"That's the first of those (formboard landscapes) I did. It was a happy accident because it grew on the floor, I kept dropping another piece of broken wood. This linoleum, it was just the right blue, gave you the sea back... it was evocative to me of the beach down at Guerilla Bay. There's an island in the middle of it, and surf. I hate surf because I'm a New Zealander, I like calm seas - I'm terrified of that Australian surf. And the light, which is brilliant down there, brilliant. The light kills you here, you know, if you're born somewhere else." (Rosalie Gascoigne discussing Shoreline, cited in V. Macdonald, op.cit, p. 80)
Gascoigne's only formal artistic training was in the art of Ikebana, which she studied and practised extensively, before turning to sculptural assemblages made out of wood, scrap metal and found objects in the mid 1960s. However, this training, combined with her gift for seeing aesthetic qualities in the most unlikely materials, resulted in a landscape-based art that is uniquely beautiful and perceptive.
Shoreline is a work in which colour and form are given equal roles to play. As in all of Gascoigne's work, the materials used are not just the means but are also an important repository of meaning. Shoreline is not only the first work in which the artist used formboard, (a curved wood used in the production of concrete pillars) but is also one of the earliest works to incorporate fragments of retro-reflective road signs. In later works, Gascoigne used retro-reflective road signs as the sole material in grid-like compositions that tease the viewer with the complicity and conflict between word and image. In this work however, it is the luminous colour of the material, suggesting both sun and sand, that is paramount. Text is all but effaced, rendering the relationship between word and image a harmonious one, with the merest hints of lettering curving, projecting and complying with the evocation of terrain.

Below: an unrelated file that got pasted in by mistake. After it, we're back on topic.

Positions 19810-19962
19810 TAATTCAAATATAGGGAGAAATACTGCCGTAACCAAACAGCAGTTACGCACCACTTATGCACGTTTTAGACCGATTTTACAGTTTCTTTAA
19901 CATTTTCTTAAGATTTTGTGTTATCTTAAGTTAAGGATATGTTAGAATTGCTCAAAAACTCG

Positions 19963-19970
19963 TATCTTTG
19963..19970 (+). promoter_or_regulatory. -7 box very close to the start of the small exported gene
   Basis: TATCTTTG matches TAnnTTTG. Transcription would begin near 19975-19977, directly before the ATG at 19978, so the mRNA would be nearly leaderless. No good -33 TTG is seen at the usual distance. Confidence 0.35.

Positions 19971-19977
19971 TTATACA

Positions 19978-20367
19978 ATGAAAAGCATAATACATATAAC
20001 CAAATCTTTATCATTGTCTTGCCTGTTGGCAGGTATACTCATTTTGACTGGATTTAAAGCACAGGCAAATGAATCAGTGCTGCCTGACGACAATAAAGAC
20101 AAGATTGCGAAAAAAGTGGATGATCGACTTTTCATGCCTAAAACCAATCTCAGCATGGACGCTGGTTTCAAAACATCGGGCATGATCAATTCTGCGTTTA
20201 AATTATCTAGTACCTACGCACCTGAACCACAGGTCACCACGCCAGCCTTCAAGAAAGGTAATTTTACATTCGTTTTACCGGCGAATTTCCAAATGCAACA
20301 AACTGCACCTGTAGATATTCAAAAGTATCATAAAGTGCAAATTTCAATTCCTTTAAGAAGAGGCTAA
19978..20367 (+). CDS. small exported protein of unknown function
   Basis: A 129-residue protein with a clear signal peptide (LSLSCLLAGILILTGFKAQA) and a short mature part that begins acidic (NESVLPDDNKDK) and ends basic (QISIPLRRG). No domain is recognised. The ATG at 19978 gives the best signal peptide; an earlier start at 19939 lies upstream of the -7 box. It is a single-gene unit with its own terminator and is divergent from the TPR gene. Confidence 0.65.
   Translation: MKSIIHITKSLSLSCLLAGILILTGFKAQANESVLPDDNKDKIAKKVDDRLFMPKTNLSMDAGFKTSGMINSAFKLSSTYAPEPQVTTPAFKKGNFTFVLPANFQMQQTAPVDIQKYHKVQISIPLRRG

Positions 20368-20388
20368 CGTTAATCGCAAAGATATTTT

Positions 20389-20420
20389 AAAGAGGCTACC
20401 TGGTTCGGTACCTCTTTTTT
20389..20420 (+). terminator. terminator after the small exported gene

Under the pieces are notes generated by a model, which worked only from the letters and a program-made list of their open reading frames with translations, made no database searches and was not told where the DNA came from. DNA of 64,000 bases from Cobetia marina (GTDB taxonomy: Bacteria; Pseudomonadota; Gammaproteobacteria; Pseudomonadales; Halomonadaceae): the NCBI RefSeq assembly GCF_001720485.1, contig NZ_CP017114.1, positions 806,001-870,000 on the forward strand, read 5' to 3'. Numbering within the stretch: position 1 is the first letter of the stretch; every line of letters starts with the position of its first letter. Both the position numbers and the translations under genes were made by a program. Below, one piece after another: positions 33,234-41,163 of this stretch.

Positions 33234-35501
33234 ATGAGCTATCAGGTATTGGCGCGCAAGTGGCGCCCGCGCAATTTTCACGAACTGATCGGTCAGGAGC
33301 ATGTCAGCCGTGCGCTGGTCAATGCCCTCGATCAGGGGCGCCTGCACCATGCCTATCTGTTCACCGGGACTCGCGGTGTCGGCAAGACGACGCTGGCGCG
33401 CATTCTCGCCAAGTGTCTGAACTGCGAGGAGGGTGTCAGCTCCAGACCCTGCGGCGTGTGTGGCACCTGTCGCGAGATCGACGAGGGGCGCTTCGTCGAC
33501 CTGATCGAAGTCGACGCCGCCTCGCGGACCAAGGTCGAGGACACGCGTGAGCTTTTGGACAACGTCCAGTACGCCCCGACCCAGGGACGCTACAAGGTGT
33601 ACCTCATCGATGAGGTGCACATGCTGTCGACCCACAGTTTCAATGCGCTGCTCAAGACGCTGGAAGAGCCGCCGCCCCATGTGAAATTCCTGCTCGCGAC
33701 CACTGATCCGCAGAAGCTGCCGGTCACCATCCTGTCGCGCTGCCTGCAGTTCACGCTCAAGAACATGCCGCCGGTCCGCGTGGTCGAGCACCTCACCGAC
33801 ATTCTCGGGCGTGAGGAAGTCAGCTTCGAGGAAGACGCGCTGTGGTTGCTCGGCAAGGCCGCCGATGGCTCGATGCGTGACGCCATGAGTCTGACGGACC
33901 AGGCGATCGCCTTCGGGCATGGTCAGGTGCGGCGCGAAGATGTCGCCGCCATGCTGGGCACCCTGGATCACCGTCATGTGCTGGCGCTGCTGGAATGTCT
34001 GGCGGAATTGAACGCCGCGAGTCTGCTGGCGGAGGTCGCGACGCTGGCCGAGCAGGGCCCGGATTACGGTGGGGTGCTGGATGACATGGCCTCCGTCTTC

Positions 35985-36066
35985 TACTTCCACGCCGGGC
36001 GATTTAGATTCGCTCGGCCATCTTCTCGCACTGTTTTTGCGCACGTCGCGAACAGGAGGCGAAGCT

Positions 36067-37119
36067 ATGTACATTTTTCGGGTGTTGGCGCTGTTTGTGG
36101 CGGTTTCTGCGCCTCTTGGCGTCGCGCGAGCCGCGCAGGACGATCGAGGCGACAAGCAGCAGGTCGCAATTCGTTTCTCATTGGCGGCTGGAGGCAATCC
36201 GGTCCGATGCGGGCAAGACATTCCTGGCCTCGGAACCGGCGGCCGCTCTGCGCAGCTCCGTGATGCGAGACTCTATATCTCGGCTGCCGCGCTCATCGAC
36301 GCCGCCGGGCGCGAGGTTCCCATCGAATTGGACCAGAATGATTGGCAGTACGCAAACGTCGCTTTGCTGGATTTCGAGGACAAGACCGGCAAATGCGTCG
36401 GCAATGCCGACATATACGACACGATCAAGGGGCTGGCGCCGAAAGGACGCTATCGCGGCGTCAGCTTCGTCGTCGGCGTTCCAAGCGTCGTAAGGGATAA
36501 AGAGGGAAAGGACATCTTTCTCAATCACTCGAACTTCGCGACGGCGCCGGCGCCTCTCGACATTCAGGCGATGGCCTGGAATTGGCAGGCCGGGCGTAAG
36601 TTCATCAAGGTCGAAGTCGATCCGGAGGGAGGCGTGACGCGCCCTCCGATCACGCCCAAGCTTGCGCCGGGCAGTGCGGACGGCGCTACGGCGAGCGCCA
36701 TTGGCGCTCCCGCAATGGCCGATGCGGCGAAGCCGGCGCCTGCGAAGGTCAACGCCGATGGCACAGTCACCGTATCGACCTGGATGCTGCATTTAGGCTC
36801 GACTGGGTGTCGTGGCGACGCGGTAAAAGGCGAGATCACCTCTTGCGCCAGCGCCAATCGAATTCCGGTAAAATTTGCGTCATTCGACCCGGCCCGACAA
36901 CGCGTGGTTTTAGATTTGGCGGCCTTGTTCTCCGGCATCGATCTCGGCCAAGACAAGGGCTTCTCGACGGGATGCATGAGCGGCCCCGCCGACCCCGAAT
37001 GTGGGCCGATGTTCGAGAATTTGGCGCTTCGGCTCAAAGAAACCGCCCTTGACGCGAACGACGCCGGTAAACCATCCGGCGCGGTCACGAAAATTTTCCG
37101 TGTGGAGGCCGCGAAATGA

The blue linoleum becomes both sea and sky, a cloud shaped fragment drifting in the lower left hand corner. Despite the solidity of the horizontal composition of the work, there is also an elusive sense of movement in Shoreline; a movement suggested through the uneven right hand edge of the work, the crescent-shaped protrusion along the top and the contrast between the close joins and slippages of the collaged panels. The extension of the work's physical boundaries mirror Gascoigne's exploration of the perceived boundaries of landscape art. Like all of Australia's great landscape artists, her willingness to challenge and extend these boundaries results in a refreshment of vision, enabling us to see beauty in the previously overlooked and familiar.